It shouldn't. Split *does not* do what you want. In all cases,
    split(regex) consumes the text matching the regex. No matter what
    delimiter pattern you choose some characters will be lost.

    >> Was there something specifically wrong with using substring(start, end)
    >> ?

    >
    > no, just not as elegant as the string split function.


    /** Totally untested. */
    private static String[] fixedSegments (String s, int length) {
    assert (length > 0);

    int segments = (s.length() + length - 1) / length;
    if (s.length () % length != 0)
    ++segments; // hold the last partial segment

    String[] r = new String[segments];
    for (int i = 0; i < segments; ++i)
    r = s.substring (i * length,
    Math.min ((i + 1) * length, s.length ()));

    return r;
    }

    --
    Some say the Wired doesn't have political borders like the real world,
    but there are far too many nonsense-spouting anarchists or idiots who
    think that pranks are a revolution.
     
    Owen Jacobson, Aug 2, 2004
    #5
  6. Anony!

    andrewh1 Guest

    Anony! wrote:

    > Hi
    >
    > Consider:
    >
    > String s = "abcdefghijklmnopqrstuwxyz";
    >
    > String[] result = s.split("[a-z]{3}"); //breaks string into substrings of
    > length 3


    No it doesn't. You need to read the docs.

    The docs for 1.4

    ***********************************************
    split

    public String[] split(String regex)

    Splits this string around matches of the given regular expression.

    This method works as if by invoking the two-argument split method
    with the given expression and a limit argument of zero. Trailing empty
    strings are therefore not included in the resulting array.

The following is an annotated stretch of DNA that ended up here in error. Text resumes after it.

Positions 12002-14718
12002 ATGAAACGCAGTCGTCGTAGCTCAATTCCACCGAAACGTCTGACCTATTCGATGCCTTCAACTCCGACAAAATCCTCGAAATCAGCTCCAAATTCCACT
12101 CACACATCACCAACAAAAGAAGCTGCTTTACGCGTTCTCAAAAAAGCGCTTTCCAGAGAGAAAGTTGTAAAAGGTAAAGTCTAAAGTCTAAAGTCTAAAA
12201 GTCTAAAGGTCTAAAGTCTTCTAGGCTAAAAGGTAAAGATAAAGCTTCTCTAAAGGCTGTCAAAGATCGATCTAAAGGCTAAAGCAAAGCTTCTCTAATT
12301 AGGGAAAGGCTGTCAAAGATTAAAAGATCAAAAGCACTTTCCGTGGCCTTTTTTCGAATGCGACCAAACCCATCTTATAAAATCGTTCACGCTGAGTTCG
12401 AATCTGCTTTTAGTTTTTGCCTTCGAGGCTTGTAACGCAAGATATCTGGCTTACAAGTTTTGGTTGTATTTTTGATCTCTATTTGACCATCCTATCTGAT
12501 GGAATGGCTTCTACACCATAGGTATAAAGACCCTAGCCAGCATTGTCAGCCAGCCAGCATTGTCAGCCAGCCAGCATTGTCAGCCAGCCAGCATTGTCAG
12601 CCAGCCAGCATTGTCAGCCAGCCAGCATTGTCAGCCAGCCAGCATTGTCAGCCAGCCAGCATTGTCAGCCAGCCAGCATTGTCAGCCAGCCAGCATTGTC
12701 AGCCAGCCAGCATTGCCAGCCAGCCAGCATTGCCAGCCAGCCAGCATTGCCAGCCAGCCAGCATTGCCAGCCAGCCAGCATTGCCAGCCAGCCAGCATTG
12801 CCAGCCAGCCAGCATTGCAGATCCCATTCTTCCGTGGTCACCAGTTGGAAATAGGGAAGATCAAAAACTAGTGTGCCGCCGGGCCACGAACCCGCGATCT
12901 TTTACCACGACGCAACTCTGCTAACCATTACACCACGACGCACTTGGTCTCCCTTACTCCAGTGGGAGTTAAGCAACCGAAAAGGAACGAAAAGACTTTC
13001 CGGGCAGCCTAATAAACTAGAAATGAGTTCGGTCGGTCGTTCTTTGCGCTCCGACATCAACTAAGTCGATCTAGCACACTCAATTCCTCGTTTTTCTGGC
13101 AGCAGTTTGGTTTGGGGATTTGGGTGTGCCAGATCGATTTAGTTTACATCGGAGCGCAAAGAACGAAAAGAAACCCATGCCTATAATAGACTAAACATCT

The string "boo:and:foo", for example, yields the following results
    with these expressions:

    Regex Result
    : { "boo", "and", "foo" }
    o { "b", "", ":and:f" }

    Parameters:
    regex - the delimiting regular expression
    Returns:
    the array of strings computed by splitting this string around
    matches of the given regular expression
    ********************************************************************
    Effectively you are getting it to give you the strings separated by (and
    not including) any lower case letter in the alphabet. In your case lots
    of "".
    However since it 'doesn't include trailing empty strings' it should
    return an empty array.

    I may be wrong, but I doubt using regular expressions is the way to go
    if you simply want a string chopped into equal sized fragments
    disregarding character content. String.Substring() method is probably
    the best.

    Seems to me that regular expressions are more for dealing with strings
    where string content (ie the character sequence) defines the operations.

    Cheers

    Andrew

    >
    > for (int i=0;i<result.length;i++)
    > System.out.println(result);
    >
    >
    > expect:
    > abc
    > def
    > etc..
    >
    > but got nothing
    >
    > AAAAAA
    >
    >
    > ---
    > Outgoing mail is certified Virus Free.
    > Checked by AVG anti-virus system (http://www.grisoft.com).
    > Version: 6.0.732 / Virus Database: 486 - Release Date: 29/07/2004
    >
    >
     
    andrewh1, Aug 2, 2004
    #6
  7. Anony!

    Chris Uppal Guest

    Anony! wrote:

    > > Was there something specifically wrong with using substring(start, end)
    > > ?

    >
    > no, just not as elegant as the string split function.


    Elegance is in the eye of the beholder. To /my/ eye, using regexps when no
    regexp is needed looks like unecessary bloat, obfuscation, and the misuse of
    heavyweight (and slow[*]) features to perform lightweight operations.

    (Not to say that it is /necessarily/ wrong, though, e.g. if I had lots of
    string splitting to do, nearly all of which needed full regexp power, then I
    would quite probably use it for the simple cases too. Just to keep things
    simple and regular.)

    [*] I admit I haven't measured the difference.

    -- chris
     
    Chris Uppal, Aug 2, 2004
    #7